Mussoorie, Sep 27 (udaipur kiran) Fate was kind to him – initially. The eighth son of Maharaja Ranjit Singh, and that too from a minor wife, Duleep Singh became Maharaja of the Punjab when he was just five years old. But within six years, his kingdom, the sole independent power in mid-19th century north India, was defeated twice in battle by the British and annexed, he had to hand over the world’s most famous diamond and spent the rest of his life in overseas exile.
But Duleep Singh never abandoned hope of regaining his kingdom – though his efforts were subverted by the British, managed to hit back at them – especially over the Kohinoor – and his memory endures in both India and Britain in some curious ways, says British historian Peter Bance, author of half a dozen books on Sikh history in Britain. These include “The Duleep Singh’s: The Photograph Album of Queen Victoria’s Maharajah”, and “Sovereign, Squire & Rebel: Maharajah Duleep Singh and the heirs of a Lost Kingdom”.
“Duleep Singh is part of the Punjabi history in Britain. He was possibly the first Sikh to live in Britain, and his mother, the former Maharani Jind Kaur, the first Sikh woman to do so,” Bance, whose own family has been in Britain since the 1930s, told udaipur kiran in an interview.
Bance, who was in Mussoorie to deliver a talk on the chequered life of Duleep Singh (1838-93) at the prestigious St George’s College under the auspices of the Mussoorie Heritage Centre last week as the unfortunate Maharaja had a connection to the hill town too, said that he grew interested after coming to know about Duleep Singh’s life in Britain.
“I’ve always been interested in history. And Duleep Singh’s life is extraordinary. He was the youngest son of Maharaja Ranjit Singh and that too from a wife so minor that she didn’t even live in the main palace. Yet within five years, he was on the throne after succession violence and intrigues did for all of Ranjit Singh’s other remaining sons (Kharak Singh, Sher Singh, Multana Singh, Peshawara Singh, Kashmira Singh and grandson Naunihal Singh),” he said.
While the events of Duleep Singh’s brief and far from peaceful reign (1843-49) – the continuing court intrigues, the defeat of the Khalsa Army in the First Anglo-Sikh War (1845-46), the deposition and exile of Maharani Jind Kaur to Varanasi (and her audacious escape to the Rana’s court in Kathmandu), the Second Anglo-Sikh War (1848-49), which Bance says was a local disturbance deliberately let escalate into a wider conflict by the British to enable them annex Punjab – are still meaty topics, his focus remains on the life and legacy of Duleep Singh in Britain and elsewhere.
Duleep Singh, he says, evokes sympathy.
“Duleep was used as a tool almost all his life. He was deposed in 1849 over something that was not his fault and though he was treated fairly well, it was not at the scale of the Nawab of Avadh who would be deposed for misrule a few years hence but allowed to maintain a lavish lifestyle with his own court and followers,” Bance said.
On the other hand, Duleep Singh was separated from his mother for over a decade, taken away from his homeland and only managed to return to India for two brief, fully supervised, visits, in which he was kept far as possible from Punjab, and never let to do what he desired – even when ensconced in far-away Britain, Bance noted.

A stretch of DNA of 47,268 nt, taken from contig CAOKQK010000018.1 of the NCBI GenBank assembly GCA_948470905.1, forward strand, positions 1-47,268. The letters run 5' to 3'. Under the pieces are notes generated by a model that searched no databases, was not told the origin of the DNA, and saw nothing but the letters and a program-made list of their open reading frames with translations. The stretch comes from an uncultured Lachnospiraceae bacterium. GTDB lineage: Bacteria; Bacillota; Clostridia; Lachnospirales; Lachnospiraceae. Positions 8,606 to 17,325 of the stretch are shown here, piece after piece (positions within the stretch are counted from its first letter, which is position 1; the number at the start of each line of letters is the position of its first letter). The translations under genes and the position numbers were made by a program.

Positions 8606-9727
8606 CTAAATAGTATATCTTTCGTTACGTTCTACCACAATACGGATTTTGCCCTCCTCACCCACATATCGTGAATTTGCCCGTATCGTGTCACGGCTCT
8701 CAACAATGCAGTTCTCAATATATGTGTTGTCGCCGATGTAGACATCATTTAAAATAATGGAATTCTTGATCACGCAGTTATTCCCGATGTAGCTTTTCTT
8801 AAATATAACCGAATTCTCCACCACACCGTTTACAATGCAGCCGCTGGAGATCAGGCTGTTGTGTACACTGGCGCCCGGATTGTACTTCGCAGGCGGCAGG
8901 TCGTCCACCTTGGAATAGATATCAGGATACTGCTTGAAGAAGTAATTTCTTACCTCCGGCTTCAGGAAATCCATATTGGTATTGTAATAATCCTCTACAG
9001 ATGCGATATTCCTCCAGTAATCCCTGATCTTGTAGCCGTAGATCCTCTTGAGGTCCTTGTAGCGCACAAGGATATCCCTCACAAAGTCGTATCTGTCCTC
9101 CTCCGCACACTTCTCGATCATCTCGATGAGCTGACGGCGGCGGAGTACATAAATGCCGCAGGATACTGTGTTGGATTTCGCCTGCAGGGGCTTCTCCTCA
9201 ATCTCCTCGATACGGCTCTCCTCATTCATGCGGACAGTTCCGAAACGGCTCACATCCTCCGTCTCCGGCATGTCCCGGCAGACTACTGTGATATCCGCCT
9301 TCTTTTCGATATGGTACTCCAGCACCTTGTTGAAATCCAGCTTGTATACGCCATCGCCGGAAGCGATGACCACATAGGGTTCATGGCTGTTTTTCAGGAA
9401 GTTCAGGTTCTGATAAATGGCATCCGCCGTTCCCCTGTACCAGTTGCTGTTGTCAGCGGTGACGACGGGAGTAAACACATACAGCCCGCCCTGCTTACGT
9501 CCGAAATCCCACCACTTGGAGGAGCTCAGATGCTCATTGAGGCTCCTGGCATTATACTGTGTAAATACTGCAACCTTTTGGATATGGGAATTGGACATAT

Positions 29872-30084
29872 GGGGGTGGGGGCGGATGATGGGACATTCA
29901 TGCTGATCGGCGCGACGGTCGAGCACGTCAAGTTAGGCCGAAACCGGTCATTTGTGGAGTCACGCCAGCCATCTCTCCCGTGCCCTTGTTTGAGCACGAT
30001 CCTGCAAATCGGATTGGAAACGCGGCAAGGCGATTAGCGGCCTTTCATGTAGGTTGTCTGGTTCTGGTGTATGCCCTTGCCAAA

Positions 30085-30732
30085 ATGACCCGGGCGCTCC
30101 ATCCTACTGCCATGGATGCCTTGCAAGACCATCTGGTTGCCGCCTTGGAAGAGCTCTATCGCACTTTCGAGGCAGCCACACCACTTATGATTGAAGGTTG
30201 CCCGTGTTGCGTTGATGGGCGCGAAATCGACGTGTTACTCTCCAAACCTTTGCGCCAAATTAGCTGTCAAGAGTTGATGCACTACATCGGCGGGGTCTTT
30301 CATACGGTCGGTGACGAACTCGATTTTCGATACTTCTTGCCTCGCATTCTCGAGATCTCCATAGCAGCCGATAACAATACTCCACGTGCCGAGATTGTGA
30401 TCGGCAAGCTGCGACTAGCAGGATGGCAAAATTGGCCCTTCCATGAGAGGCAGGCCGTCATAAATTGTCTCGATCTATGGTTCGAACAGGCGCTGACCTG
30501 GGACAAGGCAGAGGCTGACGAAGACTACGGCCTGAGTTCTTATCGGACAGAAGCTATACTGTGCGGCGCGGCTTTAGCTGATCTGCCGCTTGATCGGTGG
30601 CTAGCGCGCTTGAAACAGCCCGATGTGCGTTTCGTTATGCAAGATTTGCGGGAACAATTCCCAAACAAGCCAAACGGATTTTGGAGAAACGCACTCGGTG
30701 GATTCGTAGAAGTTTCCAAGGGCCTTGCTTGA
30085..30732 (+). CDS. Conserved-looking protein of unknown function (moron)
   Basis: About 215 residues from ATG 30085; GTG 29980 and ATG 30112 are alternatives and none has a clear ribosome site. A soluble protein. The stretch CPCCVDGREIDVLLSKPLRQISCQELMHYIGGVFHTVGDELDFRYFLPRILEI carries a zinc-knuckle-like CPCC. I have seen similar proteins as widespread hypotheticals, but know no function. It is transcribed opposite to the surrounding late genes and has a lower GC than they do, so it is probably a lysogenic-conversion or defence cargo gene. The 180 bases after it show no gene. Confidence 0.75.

Briefly kept in the Fatehgarh cantonment, Duleep Singh was shifted to Mussoorie for health reasons – but his residence there is a matter of dispute with Whytebank Castle and the Castle Hill in Landour the two contenders, says Bance, adding he leans towards the latter.
“Duleep Singh was kept in such a controlled environment in Mussoorie that those who were allowed to meet him were not even allowed to mention where he was staying. And then he was taken to Britain, where he was not allowed to study in a university as he wanted, but taught at home, and lived the life of the upper class landed gentry,” he said.
He was subsequently allowed to go to India in 1861 to collect his mother, who came back to British India, and take her back with him to Britain. He returned to India to perform her last rites two years later as cremation was illegal in Britain then.
On Duleep Singh’s conversion to Christianity, Bance said it was genuine and the Maharaja even went on to marry a German-Abyssinian woman called Bamba, whom he met at a missionary’s house in Egypt while returning from India after cremating his mother, though he did seek to re-convert to Sikhism in his last years. They had six children – three boys and three girls (one of whom was recently commemorated on a British stamp for her suffragette activities).
But, Duleep Singh was not content to remain in his gilded cage all his life, says Bance. He tried to hatch a conspiracy to free Punjab, and in the 1870s, was in contact with the Irish Fenians, the French, the Germans and the Russians.
But here also, he was unlucky, says Bance. The Fenians even recommended a military man to help him, but Captain Tavis was a British double-agent who exposed all the plots and though Duleep Singh even travelled to St Petersburg – with the Great Game at its height- he was left adrift after his Russian contact, Katkoff died.
But it was Kohinoor where Duleep Singh hit back at the British. Soon after the British took possession of it, he claimed he had “gifted” it to Queen Victoria, leaving the Viceroy outraged, Bance said. He also later termed her “Mrs Fagin” (after Charles Dickens’ master thief) during his rebellious phase, though he reconciled with her eventually.
Apart from the books he wrote, Bance has collected a lot of memorabilia of Duleep Singh, including his robes, and well as unearthing the temporary tombstone of his mother and donated it to various British museums, including in Thetford where Duleep Singh lived and has a statue – unveiled by Prince Charles in 2009.
(Vikas Datta can be contacted at [email protected])